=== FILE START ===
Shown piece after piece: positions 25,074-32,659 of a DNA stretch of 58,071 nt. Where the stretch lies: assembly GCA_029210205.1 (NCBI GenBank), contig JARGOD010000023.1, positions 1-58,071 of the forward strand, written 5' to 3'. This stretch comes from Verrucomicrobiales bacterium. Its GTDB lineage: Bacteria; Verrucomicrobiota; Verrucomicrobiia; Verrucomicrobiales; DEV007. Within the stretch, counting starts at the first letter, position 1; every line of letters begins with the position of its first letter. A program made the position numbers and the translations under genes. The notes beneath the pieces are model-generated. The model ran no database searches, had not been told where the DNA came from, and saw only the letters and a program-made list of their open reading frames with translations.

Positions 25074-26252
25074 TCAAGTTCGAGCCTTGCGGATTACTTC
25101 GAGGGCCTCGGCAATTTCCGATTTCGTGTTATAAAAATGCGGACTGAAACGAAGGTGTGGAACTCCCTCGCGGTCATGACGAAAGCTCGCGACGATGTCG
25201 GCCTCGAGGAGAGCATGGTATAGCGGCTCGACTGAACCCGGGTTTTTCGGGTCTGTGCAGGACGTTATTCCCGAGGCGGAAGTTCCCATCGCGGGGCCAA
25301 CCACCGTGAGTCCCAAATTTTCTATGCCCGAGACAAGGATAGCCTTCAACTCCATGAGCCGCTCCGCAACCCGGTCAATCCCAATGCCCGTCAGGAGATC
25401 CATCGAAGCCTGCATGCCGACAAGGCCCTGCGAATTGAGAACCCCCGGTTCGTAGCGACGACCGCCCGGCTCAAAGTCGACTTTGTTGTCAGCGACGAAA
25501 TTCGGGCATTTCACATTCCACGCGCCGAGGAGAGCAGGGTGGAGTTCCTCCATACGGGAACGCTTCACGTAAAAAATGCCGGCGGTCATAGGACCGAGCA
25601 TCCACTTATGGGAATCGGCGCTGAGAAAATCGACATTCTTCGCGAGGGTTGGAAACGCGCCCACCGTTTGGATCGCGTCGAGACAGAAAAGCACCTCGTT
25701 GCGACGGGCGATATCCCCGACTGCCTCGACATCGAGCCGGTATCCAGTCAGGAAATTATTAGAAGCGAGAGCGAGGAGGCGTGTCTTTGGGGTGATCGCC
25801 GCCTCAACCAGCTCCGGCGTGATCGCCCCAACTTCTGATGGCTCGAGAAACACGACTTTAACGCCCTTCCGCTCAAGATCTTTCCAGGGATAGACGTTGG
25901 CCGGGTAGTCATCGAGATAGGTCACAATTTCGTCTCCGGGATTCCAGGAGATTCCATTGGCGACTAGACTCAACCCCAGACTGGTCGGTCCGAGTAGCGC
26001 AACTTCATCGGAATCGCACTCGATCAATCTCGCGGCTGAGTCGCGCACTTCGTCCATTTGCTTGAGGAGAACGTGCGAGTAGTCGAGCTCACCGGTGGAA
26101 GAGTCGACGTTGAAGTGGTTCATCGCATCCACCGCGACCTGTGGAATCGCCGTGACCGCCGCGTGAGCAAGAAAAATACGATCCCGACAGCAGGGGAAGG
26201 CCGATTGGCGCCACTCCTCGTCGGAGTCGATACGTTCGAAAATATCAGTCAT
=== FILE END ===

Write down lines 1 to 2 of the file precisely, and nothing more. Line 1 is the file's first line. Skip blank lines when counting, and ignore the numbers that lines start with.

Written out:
Shown piece after piece: positions 25,074-32,659 of a DNA stretch of 58,071 nt. Where the stretch lies: assembly GCA_029210205.1 (NCBI GenBank), contig JARGOD010000023.1, positions 1-58,071 of the forward strand, written 5' to 3'. This stretch comes from Verrucomicrobiales bacterium. Its GTDB lineage: Bacteria; Verrucomicrobiota; Verrucomicrobiia; Verrucomicrobiales; DEV007. Within the stretch, counting starts at the first letter, position 1; every line of letters begins with the position of its first letter. A program made the position numbers and the translations under genes. The notes beneath the pieces are model-generated. The model ran no database searches, had not been told where the DNA came from, and saw only the letters and a program-made list of their open reading frames with translations.

Positions 25074-26252